# Length of acceleration for a rock fragment escaping Mars

• flip290
In summary, the conversation discusses the possibility of life originating on Mars and being transported to Earth through meteor impacts. The objection to this idea is that microbes would have to undergo a high acceleration during the impact. The question asks for the acceleration and duration of such an impact, and the conversation provides the equations and calculations to find these values. Ultimately, the correct answer for the acceleration is 3.13e6 m/s^2, and the duration is approximately 0.0016 seconds.
flip290

## Homework Statement

It has been suggested, and not facetiously, that life might have originated on Mars and been carried to Earth when a meteor hit Mars and blasted pieces of rock (perhaps containing primitive life) free of the surface. Astronomers know that many Martian rocks have come to Earth this way. (For information on one of these, search the Internet for “ALH 84001”.) One objection to this idea is that microbes would have to undergo an enormous, lethal acceleration during the impact. Let us investigate how large such an acceleration might be. To escape Mars, rock fragments would have to reach its escape velocity of 5.0 km/s , and this would most likely happen over a distance of about 4.0m during the impact.

a) What would the acceleration in such a rock fragment be?
I got this part! 3.13e6 m/s^2

b) How long would this acceleration last?
This the part I am confused about. I thought it was 0.0016 s but that is incorrect. Any help would be appreciated!

Let the acceleration, in kilometers per second, of the object after after the impact be "a". Then the speed, t seconds after initial impact, is at and the distance moved is (a/2)t^2. We know that the distance is 4m= .004 km so we can solve (a/2)t^2= 4 for t in terms of a. Put that into at= 5 km/s to get an equation for a.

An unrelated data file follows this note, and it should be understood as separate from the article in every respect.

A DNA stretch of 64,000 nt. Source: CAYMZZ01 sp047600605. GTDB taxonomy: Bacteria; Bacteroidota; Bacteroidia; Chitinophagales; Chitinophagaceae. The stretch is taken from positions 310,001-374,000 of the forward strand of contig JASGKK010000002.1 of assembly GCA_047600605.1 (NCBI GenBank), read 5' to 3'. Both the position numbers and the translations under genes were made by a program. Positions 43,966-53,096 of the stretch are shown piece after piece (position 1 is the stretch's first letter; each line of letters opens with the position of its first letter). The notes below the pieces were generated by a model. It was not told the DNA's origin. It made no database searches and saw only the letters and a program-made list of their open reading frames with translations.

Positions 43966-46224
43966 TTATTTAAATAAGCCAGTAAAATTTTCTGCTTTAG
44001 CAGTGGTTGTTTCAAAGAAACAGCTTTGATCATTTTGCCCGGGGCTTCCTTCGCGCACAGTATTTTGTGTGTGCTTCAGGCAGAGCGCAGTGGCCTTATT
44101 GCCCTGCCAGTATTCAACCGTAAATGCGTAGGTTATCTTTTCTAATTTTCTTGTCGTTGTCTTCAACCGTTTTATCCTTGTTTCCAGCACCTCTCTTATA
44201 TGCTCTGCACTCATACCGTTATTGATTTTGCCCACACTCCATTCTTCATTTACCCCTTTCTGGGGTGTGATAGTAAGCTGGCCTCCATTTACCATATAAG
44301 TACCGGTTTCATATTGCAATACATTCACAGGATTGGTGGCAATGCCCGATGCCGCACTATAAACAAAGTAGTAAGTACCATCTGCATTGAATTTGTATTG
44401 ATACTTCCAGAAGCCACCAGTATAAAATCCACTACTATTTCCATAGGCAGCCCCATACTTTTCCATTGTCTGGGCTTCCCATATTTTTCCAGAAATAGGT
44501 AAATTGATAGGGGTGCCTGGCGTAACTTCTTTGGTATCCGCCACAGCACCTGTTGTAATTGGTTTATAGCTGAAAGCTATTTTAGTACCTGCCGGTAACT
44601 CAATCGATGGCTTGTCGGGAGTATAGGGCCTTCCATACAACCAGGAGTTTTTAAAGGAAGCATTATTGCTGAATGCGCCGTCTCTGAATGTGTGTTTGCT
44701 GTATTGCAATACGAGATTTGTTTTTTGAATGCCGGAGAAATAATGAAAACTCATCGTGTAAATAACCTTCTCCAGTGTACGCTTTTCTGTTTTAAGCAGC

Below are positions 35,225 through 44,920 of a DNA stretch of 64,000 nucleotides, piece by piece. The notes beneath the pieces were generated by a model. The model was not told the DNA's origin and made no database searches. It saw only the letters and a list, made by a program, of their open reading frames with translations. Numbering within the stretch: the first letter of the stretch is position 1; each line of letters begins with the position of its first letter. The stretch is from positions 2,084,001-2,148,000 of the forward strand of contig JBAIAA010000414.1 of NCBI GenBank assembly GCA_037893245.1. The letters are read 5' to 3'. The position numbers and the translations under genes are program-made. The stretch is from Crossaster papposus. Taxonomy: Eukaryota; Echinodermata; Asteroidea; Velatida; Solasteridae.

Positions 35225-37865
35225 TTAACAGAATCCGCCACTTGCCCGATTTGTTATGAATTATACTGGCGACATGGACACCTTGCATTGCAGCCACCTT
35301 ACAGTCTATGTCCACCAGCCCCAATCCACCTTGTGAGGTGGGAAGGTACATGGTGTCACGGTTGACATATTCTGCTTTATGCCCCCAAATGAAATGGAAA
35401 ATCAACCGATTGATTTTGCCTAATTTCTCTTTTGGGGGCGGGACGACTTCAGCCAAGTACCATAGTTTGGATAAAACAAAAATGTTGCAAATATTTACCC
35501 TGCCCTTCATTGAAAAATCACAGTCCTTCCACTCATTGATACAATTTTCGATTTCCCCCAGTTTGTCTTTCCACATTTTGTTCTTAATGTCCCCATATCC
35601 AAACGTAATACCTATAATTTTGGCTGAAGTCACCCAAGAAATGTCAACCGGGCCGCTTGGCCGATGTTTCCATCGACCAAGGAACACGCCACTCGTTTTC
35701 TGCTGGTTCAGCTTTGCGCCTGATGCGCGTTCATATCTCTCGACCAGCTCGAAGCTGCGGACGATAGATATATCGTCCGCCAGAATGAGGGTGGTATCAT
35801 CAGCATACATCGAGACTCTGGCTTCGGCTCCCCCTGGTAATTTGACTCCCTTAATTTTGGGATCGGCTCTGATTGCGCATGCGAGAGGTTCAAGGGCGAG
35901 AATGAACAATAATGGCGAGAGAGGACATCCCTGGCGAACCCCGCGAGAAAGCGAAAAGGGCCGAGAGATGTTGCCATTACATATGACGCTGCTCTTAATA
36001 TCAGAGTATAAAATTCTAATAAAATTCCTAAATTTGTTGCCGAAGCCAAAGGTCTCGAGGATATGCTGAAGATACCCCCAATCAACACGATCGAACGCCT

Thanks for the reply! I figured out that I actually had the right answer I was just confusing the units.

how did you find part A?

The length of acceleration for a rock fragment escaping Mars would depend on several factors, such as the size and shape of the fragment, the angle of impact, and the composition and density of the Martian surface. Therefore, it is difficult to accurately determine the exact length of acceleration without more specific information.

However, we can estimate the approximate duration of acceleration using the equation for acceleration: a = (vf-vi)/t, where a is the acceleration, vf is the final velocity, vi is the initial velocity, and t is the time.

In this case, the final velocity is the escape velocity of Mars, 5.0 km/s, and the initial velocity is assumed to be 0 m/s. Substituting these values into the equation, we get:

a = (5.0 km/s - 0 m/s)/t

To determine the time, we need to convert the units of velocity from km/s to m/s, which gives us a final velocity of 5000 m/s. Substituting this into the equation, we get:

3.13e6 m/s^2 = (5000 m/s)/t

Solving for t, we get t = 1.6 x 10^-3 seconds, which is the approximate duration of the acceleration. However, as mentioned before, this is just an estimate and the actual length of acceleration may vary.

## 1. How long does it take for a rock fragment to accelerate and escape Mars' gravity?

The length of acceleration for a rock fragment escaping Mars depends on several factors, such as the size and weight of the fragment, the angle and velocity at which it is launched, and the strength of Mars' gravitational pull. Generally, it would take a few seconds to a few minutes for a rock fragment to reach escape velocity and break free from Mars' gravitational pull.

## 2. What is the escape velocity of Mars?

The escape velocity of Mars is about 5 kilometers per second (11,180 miles per hour). This means that in order for a rock fragment to escape Mars' gravity, it would need to be launched with a speed of at least 5 kilometers per second.

## 3. How does the atmosphere of Mars affect the length of acceleration for a rock fragment?

The thin atmosphere of Mars has a minimal effect on the length of acceleration for a rock fragment escaping the planet. Unlike Earth, where the atmosphere can slow down objects and provide resistance, Mars' atmosphere is not dense enough to significantly affect the acceleration of a rock fragment.

## 4. Can a rock fragment escape Mars' gravity without any external force?

No, a rock fragment cannot escape Mars' gravity without some external force or acceleration. This is due to the fact that Mars has a significant gravitational pull, which would require a certain amount of force to overcome in order to break free.

## 5. What other factors may affect the length of acceleration for a rock fragment escaping Mars?

Aside from the size and weight of the fragment, launch angle and velocity, and Mars' gravitational pull, other factors that may affect the length of acceleration for a rock fragment escaping Mars include the presence of other celestial bodies that may interfere with its trajectory and the presence of any obstacles or debris in its path.

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